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Education Nation's marketing challenge

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I have to offer marketing kudos to NBC for its Education Nation tour.

Philadelphia was the last leg of the three-city tour. The National Constitution Center served as the epicenter of a glitzy showcase of “solution-focused” discourse to address the education crisis ailing our country.

I attended the teacher town hall opening event on June 5. Fellow blogger Tamara Anderson from, provided an overview of the town hall. This road tour began May 7 in Chicago and will culminate in a summit in New York City on September 25.

I was intrigued with the activities after the town hall. I informally exchanged notes with Anderson and took a sneak peak at the “Education Nation Experience” exhibit. While touring the interactive exhibit, we bumped into Michael Chen, president of the strategic initiatives group at NBC News and Education Nation. Being the media literacy advocate that I am, I asked Chen, how does Education Nation balance its sponsors’ education policy stances and promotional goals with NBC News' content and editorial mission?

Chen reassured me that the sponsors of Education Nation--University of Phoenix, Bill and Melinda Gates Foundation, Scholastic, and America's Promise Alliance--have no control over the content of its programming.

However, tensions between editorial and policy interests play out in interesting ways when “educational events” double as journalism projects.

Conflicts of interests are bound to arise, for example, if a major supporter of charter schools is also major sponsor for an education town hall. Or, say, a charter school supporter is the major sponsor of an educational documentary like “Waiting for 'Superman.'”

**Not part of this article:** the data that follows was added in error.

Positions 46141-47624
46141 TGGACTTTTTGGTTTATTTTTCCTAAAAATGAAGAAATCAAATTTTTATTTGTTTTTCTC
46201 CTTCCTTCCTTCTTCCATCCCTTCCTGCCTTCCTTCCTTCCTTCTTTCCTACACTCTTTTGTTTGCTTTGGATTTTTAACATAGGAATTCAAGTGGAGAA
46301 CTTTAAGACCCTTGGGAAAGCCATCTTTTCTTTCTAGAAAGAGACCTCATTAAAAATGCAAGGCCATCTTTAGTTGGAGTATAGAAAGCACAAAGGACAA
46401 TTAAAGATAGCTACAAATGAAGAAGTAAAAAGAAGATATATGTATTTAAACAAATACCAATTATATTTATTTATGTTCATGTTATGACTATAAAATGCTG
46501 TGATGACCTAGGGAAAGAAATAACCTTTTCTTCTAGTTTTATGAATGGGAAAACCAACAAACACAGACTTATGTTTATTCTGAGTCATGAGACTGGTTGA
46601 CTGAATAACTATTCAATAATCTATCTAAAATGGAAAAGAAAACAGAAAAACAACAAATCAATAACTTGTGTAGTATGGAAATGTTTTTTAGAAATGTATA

I don’t question Chen’s integrity when he emphasizes that a balance is struck to allow Education Nation to be commercially viable and still be driven by “unbiased” content. But as John Sheehan, a former vice president of the school board of Douglas County notes in an article reprinted in the book, Rethinking Popular Culture and Media, “education and marketing are like oil and water.”

So how do we move toward truth in advertising during educational news-events; should disclaimers be made? Diane Ravitch cautions that foundations like Gates promote vouchers, charters, online learning, test-based accountability, and the whole panoply of corporate reform strategies intended to weaken public education and remove teachers' job protections.

Sponsors may not control the content at these educational news-events, but their influence is without question: He who has the gold rules.

During the Education Nation town hall discussion facilitated by Ann Curry, Robert Mitchell, a 15-year veteran teacher from the Pittsburgh public schools, passionately described how the Pittsburgh Federation of Teachers and the Pittsburgh Public School District embrace its “Empowering Effective Teachers” plan. The idea of collaboration resonated strongly with the audience. Did the Gates Foundation’s $40 million investment in Pittsburgh public schools incentivize effective teaching collaboration? How should foundations make clear their rationales for funding particular education work or education journalism?

I commend Chen and his Education Nation news-event team for taking on this real-world education and marketing challenge. We need to have more of these tough conversations to address the complexities of educational reform. We also need to have transparent disclosure of the policy agendas of Education Nation's sponsors.  Caveat emptor … let the buyer beware! 

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